Wednesday, March 23, 2011

Crumbling Sugar Cube.....


If I should have a daughter.......

If I should have a daughter, instead of “MOM”, she's going to call me Point B
because that way she knows that no matter what happens
atleast she can always find her way to me.

And I am going to paint Solar Systems on the backs of her hands,
so she has to learn the entire universe before she can say
'Oh, I know that like the back of my hand.'

And she's going to learn that this life will hit you,
in the face,
wait for you to get back, just so it can kick you in the stomach.

But getting the wind knocked out of you is the only way to remind your lungs
how much they like the taste of air.

There's hurt here that cannot be fixed by Band aids or poetry
So the first time she realizes that Wonder Woman isn’t coming
I'll make sure she knows she does not have to wear the cape all by herself.

Because no matter how wide you stretch your fingers,
your hands will always be too small to catch all the pain you want to heal.
Believe me, I've tried

And baby, I'll tell her, don't keep your nose up in the air like that
I know that trick, I've done it a million times
You're just smelling for smoke so you can follow the trail
back to a burning house so you can find the boy who lost everything in the fire
to see if you can save him.

Or else find the boy who lit the fire in the first place, to see if you can change him.
But I know she'll anyway, so instead I'll always keep an extra supply of chocolate
and rainboots nearby.

Because there's no heartbreak that chocolate can't fix
Ok, there's a few heartbreaks that chocolate can't fix
but that's what the rainboots are for, because rain will
wash away everything if you will.

I want her to look at the world through the underside of a glass bottom boat
To look through the microscope at the galaxies that exist on the pinpoint of a human mind
Because that's the way my mom taught me.
That there'll be days like this
There'll be days like this my momma said 

When you open your hands to catch & wind up with only blisters and bruises
When you step out of the phone booth and try to fly
And the very people you want to save are the ones standing on your cape
When your boots will fill with rain and you'll be up to your knees in disappointment
And those are the very days you've all the more reason to say thank you.

Because there's nothing more beautiful than the way the ocean refuses to stop
kissing the shoreline no matter how many times it’s swept away.

You will put the wind in winsome ... lose some
You will put the star in starting over and over.

And no matter how many landmines erupt in a minute
Be sure your mind lands on the beauty of this funny place called life.

And yes, on a scale from one to overtrusting, I'm pretty damn naive.
But I want her to know that this world is made out of sugar
It can crumble so easily
But don't be afraid to stick your tongue out and taste it
“Baby,” I'll tell her, “remember your mama is a worrier
and your papa is a warrior,
and you're the girl with small hands and big eyes who never stops asking for more.”

Remember that good things come in threes and so do bad things
And always apologize when you've done something wrong.
But don't you ever apologize for the way your eyes refuse to stop shining.
Your voice is small, but don't ever stop singing.

And when they finally hand you heartache,
when they slip war and hatred under your door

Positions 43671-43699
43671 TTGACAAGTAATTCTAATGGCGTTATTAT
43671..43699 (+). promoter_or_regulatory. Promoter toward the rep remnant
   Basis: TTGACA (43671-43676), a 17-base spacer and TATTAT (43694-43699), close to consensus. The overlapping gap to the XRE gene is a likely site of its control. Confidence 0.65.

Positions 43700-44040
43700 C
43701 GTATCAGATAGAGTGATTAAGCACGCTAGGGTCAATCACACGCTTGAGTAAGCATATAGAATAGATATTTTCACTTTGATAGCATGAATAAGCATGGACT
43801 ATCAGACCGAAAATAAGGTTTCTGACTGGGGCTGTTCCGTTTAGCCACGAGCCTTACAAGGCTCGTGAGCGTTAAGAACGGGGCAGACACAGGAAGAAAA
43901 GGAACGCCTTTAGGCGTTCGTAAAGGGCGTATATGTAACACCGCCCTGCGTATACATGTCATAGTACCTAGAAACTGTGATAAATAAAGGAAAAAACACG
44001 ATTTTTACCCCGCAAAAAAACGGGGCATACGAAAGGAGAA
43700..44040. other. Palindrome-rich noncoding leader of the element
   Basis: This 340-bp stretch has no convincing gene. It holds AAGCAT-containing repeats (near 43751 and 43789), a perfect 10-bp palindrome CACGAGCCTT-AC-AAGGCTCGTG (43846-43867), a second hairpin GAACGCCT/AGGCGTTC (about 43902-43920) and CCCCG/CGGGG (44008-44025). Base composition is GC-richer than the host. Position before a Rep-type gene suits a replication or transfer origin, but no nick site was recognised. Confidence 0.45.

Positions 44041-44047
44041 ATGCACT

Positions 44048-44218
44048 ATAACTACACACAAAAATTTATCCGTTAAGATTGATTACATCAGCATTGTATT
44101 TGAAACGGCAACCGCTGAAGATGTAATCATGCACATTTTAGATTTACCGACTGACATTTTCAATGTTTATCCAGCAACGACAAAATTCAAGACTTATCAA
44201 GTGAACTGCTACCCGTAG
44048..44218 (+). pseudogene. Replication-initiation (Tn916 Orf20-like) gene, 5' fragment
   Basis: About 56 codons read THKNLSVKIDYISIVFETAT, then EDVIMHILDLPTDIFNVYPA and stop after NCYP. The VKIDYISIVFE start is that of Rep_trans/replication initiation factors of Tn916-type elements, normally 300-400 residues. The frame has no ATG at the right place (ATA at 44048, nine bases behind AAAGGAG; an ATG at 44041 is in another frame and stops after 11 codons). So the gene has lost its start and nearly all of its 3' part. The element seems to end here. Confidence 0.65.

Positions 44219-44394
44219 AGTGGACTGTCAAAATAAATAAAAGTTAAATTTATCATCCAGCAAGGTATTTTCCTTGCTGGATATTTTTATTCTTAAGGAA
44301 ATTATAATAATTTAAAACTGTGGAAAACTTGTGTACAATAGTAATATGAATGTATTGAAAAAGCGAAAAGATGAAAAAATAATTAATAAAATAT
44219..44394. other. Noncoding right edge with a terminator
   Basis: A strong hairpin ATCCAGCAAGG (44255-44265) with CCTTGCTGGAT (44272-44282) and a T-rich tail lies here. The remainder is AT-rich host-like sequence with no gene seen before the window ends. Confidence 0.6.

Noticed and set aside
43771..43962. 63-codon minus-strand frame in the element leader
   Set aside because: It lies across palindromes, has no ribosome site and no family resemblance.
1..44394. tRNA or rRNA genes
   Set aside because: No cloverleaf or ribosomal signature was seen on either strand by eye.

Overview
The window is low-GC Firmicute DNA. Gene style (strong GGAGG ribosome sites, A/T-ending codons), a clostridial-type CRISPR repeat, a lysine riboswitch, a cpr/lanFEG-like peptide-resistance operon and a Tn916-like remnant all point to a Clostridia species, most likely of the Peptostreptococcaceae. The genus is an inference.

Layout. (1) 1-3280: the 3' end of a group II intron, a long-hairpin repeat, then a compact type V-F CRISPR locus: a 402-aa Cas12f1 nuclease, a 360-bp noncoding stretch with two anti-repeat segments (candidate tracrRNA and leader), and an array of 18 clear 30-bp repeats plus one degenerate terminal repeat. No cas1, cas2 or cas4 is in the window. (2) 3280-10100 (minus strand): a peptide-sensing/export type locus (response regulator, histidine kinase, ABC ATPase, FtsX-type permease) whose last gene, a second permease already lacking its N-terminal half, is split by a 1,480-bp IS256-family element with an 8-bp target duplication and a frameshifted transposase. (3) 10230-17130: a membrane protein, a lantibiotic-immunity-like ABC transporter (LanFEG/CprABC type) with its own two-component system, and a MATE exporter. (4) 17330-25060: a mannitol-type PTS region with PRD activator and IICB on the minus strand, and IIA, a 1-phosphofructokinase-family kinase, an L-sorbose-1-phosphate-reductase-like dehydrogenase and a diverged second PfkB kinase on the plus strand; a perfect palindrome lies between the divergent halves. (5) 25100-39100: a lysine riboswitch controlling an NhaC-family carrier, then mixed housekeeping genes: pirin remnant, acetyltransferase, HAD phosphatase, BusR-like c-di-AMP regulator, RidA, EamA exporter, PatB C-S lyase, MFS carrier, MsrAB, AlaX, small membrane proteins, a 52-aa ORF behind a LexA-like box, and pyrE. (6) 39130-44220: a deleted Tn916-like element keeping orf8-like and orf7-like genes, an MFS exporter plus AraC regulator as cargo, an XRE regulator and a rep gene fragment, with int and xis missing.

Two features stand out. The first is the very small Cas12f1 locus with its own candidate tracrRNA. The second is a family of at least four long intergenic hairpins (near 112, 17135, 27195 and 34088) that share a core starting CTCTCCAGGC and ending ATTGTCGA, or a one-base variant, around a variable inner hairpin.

and offer you handouts on street corners
of cynicism and defeat,
you tell them that they really ought to meet your mother.

Sarah Kay

Friday, March 18, 2011


It was fascinating to watch her tear-filled eyes with the droplets beginning to roll down her cheeks. She appeared to be very sad yet surprisingly she also looked very beautiful and serene. I saw her sitting in the front seat of her car gazing out of the window while waiting at the signal this morning on my way to office. I was intrigued and my imagination took reins.
The calm handsome man driving the luxury car should be her husband. He was focused in his driving and was skilfully manoeuvring his vehicle unaware of his wife’s state. She looked simple and elegant in her sky blue cotton saree. I was observing them now for quite some time and was curious about what could have moved her to tears. It looked like she was more careful about her husband not noticing that she was crying, so much so that she did not mind strangers seeing her in tears. She tried to wipe her tears imperceptibly.
What could have been the preceding chain of events....Maybe the couple had a fight and the husband said something harsh to her. Or maybe she was regretting something she had said or did. Or were they listening to an old hindi song which made her wistful about the good old days? Was she thinking about how they had started their life filled with hope and enthusiasm and then forgot about living being caught in the web of their energy-sapping mundane activities?
Maybe today was a special day in their lives and her husband was oblivious to it making her sad. Or had she lost a loved one recently? Was she thinking of the lost opportunities in life and was consumed by regret and remorse? Did she long for her husband to comfort her while she rested her head on his shoulders? Probably she was wondering where she went wrong and lost the wonderful rapport she used to share with her husband. Familiarity surely has bred contempt in him, she must have thought. Though they were seated next to each other, they seemed to be far removed from each other.
I was tempted to smile at her and tell her, “Don’t worry; this too shall pass.” I also wanted to call her husband’s attention to his wife’s state of mind. Whatever was going on in the minds of these two individuals, I wanted to tell them , “Think of the bigger picture... Remember the shared joy and experiences of yore. Nothing is worth this sadness and don’t wait for the other person to make the first move. So bridge the gap and celebrate your life of togetherness...After all life is ephemeral and would slip away at the blink of an eye....”